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Here’s Why Free Trades Might Not Be A Good Deal After All

D-I-Y? How about D-I-No. Here’s why those free trades might not be such a good deal after all.

Articles by Dan Egan
By Dan Egan VP of Behavioral Finance & Investing, Betterment Published Jun. 09, 2020
Published Jun. 09, 2020
4 min read

What could be better than free? Free speech, free beer, free trades!

While we aren’t aware of any brokerage companies offering free beer, there are some that offer free trades. These companies aren’t charities, however, and the fact that they offer free trades isn’t a coincidence. They likely make money through other ways than just through you directly. Since their ‘end customer’ isn’t always you, their services aren’t designed to optimize your investment performance—they’re designed to optimize their profit from others.

In contrast, some advisors—like us—earn revenue as a percentage of the balance you let us manage. We have an incentive to grow your money responsibly, because any reduction in your wealth is a reduction in our revenue. Besides, because we are a fiduciary by choice, our main goal is to help you be successful.

Here are the actual consequences of your free trades.

Brokerages that offer free trades are often designed to encourage actions that reduce your success without you even knowing it. They aren’t evil, they just want to make more profit for themselves, and they don’t care if your portfolio is collateral damage.

Brokerages usually make money by:

  • Charging you directly for transaction fees.
  • Making interest for themselves on your cash balances.
  • Accepting payment from fund managers in exchange for various advantages.
  • Charging for upgrades instead of providing you with those services by default.
  • Charging interest for margin lending or leverage loans.
  • Payment for order flow from high frequency trading firms.

Which means they generally have an incentive to:

  • Nudge you to trade more—which could lead to more turnover, more transaction costs, more taxes, and more stress.
  • Nudge you to hold more low-yielding cash—which usually isn’t good for you, because that cash could be growing more elsewhere.
  • Nudge you to hold or trade securities they profit on—which could increase your fund expenses and hurt your overall portfolio.

This is how your brain reacts to “free.”

Let’s start with a study on something most of us think is pretty good: chocolate.

In the study, one group was offered a choice between buying delicious Lindt truffles at 15 cents per piece, or, less appealing Hershey’s Kisses at 1 cent per piece. 73% of the group chose the decadent Lindt truffles.

In the next phase of the experiment, things went off the rails of logic. When the price of the Lindt truffles was reduced to 14 cents and the Hershey’s Kisses were offered up for free, 69% chose the Hershey’s Kisses. Keep in mind that the price difference between the two chocolates is 14 cents in both phases of the experiment.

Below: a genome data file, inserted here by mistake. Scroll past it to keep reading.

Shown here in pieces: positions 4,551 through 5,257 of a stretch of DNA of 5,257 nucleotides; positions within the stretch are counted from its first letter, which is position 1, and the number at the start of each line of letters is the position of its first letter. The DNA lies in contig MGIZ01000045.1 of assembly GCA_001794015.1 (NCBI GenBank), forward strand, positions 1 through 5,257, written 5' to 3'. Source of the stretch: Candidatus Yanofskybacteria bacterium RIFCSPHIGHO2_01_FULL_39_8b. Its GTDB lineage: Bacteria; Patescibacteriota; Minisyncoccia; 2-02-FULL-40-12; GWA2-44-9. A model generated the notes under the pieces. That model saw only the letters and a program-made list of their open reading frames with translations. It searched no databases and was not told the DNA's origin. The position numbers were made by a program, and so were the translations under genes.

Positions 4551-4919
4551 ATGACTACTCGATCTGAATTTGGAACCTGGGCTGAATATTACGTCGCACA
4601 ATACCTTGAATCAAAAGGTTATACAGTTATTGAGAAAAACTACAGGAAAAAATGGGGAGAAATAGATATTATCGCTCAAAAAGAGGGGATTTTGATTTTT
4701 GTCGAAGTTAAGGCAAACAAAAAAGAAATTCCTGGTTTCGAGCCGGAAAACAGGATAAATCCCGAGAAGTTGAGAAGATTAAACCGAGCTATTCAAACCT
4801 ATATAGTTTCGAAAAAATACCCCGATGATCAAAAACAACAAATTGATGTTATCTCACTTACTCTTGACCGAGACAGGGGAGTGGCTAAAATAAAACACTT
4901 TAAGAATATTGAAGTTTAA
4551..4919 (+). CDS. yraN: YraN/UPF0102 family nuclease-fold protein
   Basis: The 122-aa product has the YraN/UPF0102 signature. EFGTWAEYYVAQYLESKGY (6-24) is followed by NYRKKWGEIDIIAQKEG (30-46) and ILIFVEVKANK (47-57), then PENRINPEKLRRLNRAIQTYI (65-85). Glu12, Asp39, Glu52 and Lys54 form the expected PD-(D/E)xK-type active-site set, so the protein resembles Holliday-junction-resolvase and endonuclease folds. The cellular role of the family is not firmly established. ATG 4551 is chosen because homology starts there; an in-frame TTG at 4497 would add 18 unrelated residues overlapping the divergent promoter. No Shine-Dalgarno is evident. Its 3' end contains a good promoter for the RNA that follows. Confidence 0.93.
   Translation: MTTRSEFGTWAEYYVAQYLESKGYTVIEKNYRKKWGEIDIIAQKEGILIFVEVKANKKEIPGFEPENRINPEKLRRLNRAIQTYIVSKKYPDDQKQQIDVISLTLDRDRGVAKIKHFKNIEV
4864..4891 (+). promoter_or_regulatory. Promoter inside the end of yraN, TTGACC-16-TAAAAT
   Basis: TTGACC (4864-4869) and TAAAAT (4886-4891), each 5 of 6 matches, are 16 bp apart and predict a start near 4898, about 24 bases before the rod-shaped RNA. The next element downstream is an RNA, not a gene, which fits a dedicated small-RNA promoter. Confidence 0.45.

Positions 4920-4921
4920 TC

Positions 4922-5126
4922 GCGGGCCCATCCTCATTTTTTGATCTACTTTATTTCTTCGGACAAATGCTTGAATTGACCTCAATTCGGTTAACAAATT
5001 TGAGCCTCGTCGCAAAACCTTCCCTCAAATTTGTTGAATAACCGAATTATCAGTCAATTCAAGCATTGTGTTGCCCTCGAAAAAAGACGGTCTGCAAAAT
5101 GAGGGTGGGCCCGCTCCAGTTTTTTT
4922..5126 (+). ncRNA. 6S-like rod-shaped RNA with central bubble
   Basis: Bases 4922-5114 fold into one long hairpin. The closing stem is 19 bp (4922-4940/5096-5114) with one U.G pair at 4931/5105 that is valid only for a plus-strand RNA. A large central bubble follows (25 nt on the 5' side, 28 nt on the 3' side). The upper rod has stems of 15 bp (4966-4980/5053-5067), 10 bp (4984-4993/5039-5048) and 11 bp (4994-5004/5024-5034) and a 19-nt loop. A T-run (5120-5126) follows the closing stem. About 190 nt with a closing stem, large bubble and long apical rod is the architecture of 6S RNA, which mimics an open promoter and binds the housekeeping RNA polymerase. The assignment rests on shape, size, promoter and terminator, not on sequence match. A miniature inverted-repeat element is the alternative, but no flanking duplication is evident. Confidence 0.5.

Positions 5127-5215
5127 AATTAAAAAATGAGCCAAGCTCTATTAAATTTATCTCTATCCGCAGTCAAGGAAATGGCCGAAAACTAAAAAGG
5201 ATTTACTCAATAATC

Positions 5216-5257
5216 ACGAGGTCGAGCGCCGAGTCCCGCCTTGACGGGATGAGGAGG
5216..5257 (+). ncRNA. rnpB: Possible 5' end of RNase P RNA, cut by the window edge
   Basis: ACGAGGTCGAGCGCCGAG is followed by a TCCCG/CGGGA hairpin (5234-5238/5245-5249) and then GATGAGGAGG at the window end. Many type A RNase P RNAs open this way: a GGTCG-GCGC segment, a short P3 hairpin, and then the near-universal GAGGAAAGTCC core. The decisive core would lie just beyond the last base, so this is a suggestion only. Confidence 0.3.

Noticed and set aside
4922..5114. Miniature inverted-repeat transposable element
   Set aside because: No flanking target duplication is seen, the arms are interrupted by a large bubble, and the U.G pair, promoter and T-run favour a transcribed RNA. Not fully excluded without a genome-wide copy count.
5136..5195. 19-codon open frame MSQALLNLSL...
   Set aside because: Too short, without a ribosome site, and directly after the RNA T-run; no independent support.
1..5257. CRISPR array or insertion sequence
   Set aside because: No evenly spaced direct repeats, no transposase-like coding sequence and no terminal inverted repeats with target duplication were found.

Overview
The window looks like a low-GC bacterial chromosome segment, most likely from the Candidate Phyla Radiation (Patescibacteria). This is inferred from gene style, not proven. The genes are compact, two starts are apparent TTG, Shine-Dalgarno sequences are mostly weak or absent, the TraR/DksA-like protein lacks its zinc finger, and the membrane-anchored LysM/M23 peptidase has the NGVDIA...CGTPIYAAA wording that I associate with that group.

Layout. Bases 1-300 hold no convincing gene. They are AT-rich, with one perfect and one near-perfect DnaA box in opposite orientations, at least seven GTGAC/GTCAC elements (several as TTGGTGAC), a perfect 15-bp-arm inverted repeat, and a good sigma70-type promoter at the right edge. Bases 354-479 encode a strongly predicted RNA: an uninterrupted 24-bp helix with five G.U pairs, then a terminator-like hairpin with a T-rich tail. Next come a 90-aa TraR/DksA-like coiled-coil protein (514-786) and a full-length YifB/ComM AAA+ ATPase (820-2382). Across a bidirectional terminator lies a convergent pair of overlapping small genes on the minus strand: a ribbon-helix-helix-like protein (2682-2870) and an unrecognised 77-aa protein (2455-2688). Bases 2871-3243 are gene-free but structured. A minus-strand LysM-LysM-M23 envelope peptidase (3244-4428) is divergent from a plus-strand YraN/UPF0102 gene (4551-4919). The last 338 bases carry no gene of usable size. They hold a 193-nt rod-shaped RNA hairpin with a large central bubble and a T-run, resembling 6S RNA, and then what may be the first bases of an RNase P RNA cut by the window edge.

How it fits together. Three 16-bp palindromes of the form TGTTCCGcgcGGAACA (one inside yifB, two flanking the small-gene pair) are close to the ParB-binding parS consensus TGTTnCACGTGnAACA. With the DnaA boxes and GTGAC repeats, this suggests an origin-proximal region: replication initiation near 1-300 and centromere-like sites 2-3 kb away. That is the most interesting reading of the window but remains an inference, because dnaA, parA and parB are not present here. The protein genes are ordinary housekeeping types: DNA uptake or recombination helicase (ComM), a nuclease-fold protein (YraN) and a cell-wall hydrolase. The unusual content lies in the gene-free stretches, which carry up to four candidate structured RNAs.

Nothing against Hershey’s, but I prefer to indulge in chocolate that’s rich and dark. So, what exactly is going on in this study?

Free just hits our brains a little bit different.

Our brains hate it when we make them work hard, and love it when decisions are easy. We’re attracted to easier decisions, even if they’re bad for us. For example, you’ll prefer a font that is easier to read, but you’ll actually retain and understand more if the font is hard to read.

Our brains treat “free” differently because we believe we don’t have to do anything. We aren’t parting with any money, so we don’t have to go through an entire “is this worth it?” thought process.

When something is free, we don’t consider the non-monetary costs. As a result, things that are free are generally over-consumed. Think about how much more you eat at a buffet than you would otherwise.

Think your brain can outsmart this effect? Think again.

Once we take price out of the equation, we’re actually not very good at discriminating between the quality of goods or services. Imagine that you’re at the store, standing in front of a shelf of red wine—but there are no price tags. Only those of us who happen to be expertly trained would maybe be able to figure out the actual quality of each bottle.

If this example doesn’t apply to you—um, can you help us pick out a bottle next time?—we’ve got plenty of other general examples that might sound more familiar to you.

  • People are more likely to spend over $40 to get free shipping, rather than under $40 and pay the cost of shipping.
  • We tend to fill our homes up with free useless nicknacks. Remember that free t-shirt you took home from a conference, but it was actually a few sizes too big?
  • People will wait much longer for things that are free, even when it actually ends up wasting more of their time.
  • We are willing to watch ads to get free access to online videos.

When things are free, we’re left to differentiate the quality, which we’re not so great at. If you are in the market to buy pure expertise, such as financial advice, you might be doing so because you appreciate that quality second opinion from an expert.

It’s unwise to pay too much, but it’s worse to pay too little.

There are good free things: fresh air, sunshine, and time with friends come to mind.

But, over the years, I’ve learned that I need to be wary of those who are offering free things. They usually end up costing me more in time, stress, and mistakes, than if I had paid a little bit for something of better quality.

As John Ruskin said:

It’s unwise to pay too much, but it’s worse to pay too little. When you pay too much, you lose a little money—that’s all. When you pay too little, you sometimes lose everything, because the thing you bought was incapable of doing the thing it was bought to do.
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Original content by Betterment

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